Charles V doubtfully said it like this, though it would have a been a clever hat-tip to his domains — Spanish piety, Germanic martial culture, French the aristocratic common tongue. This blogger chronicles the 400-year evolution of the saying.
Italian seems originally to have been held in oratory esteem rather than a feminine one. “German to my horse” seems less than respectful. The earliest sources don’t mention a horse, and German is singled out for being relatively foul. For example, “If to threaten someone or to speak harshly to them, [I speak] in German, for their entire language is threatening, rough and vehement.”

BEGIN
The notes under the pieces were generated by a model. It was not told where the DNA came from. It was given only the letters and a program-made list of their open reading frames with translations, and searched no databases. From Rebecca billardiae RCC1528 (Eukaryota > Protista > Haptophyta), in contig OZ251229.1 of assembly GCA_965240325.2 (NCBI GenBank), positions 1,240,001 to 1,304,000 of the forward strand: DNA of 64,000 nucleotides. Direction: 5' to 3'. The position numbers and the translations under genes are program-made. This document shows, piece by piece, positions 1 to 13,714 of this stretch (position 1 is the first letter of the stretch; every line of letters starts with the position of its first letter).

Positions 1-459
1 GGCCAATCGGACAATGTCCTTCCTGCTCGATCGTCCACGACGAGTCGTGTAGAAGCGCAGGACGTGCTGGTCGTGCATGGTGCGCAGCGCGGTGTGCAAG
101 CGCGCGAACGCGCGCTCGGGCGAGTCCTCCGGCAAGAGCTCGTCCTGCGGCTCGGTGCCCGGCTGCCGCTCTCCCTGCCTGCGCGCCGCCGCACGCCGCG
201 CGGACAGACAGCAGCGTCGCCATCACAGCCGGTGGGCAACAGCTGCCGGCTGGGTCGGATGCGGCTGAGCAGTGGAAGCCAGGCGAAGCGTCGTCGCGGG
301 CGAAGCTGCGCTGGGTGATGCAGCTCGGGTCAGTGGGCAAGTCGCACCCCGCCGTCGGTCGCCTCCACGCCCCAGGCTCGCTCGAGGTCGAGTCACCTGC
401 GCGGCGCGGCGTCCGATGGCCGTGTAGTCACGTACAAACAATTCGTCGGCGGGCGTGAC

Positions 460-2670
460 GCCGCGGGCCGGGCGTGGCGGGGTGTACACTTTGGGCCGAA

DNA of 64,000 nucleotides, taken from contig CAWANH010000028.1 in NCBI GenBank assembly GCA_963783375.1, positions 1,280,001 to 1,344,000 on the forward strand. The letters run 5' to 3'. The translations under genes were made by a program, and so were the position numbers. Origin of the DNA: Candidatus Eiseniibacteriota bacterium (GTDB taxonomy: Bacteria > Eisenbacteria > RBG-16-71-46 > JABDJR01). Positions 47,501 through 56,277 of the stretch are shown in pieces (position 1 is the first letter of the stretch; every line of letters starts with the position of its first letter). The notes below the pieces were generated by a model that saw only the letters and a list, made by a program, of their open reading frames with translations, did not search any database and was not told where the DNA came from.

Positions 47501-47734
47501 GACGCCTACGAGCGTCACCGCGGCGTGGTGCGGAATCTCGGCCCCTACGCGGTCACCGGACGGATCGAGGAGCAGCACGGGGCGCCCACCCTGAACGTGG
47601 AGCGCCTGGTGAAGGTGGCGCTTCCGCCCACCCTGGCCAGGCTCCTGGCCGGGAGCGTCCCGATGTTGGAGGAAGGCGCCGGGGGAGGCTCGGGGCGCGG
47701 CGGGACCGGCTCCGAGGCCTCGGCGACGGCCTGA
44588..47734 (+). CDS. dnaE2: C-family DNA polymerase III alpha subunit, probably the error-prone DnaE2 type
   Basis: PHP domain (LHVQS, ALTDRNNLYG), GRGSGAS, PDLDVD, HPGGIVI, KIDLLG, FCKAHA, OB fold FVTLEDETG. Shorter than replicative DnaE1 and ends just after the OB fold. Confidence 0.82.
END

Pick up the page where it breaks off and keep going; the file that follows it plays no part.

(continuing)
I thought of the saying as I was rereading one of my favorite historical novels, Captain from Castile, in which Charles V appears as a character. He doesn’t speak or think the saying anywhere in the novel, but I can see where the “Spanish to God” part comes from. The scenes involving the Spanish Inquisition are powerful, and the general feel of 16th-century Catholic piety is chilling. The Spaniards may not have been as reprehensible as the Aztecs (Captain from Castile is refreshingly politically-incorrect, and true to history), but the worst elements of Spanish Catholicism at this time were certainly as bad as Aztec sacrifice, and it warms my heart when the Inquisitor gets his just deserts — roasted alive on the pyre of Xiuhtecuhtli (god of fire), a fitting payback to all those he burned at the stake (if the Aztecs only knew) back home.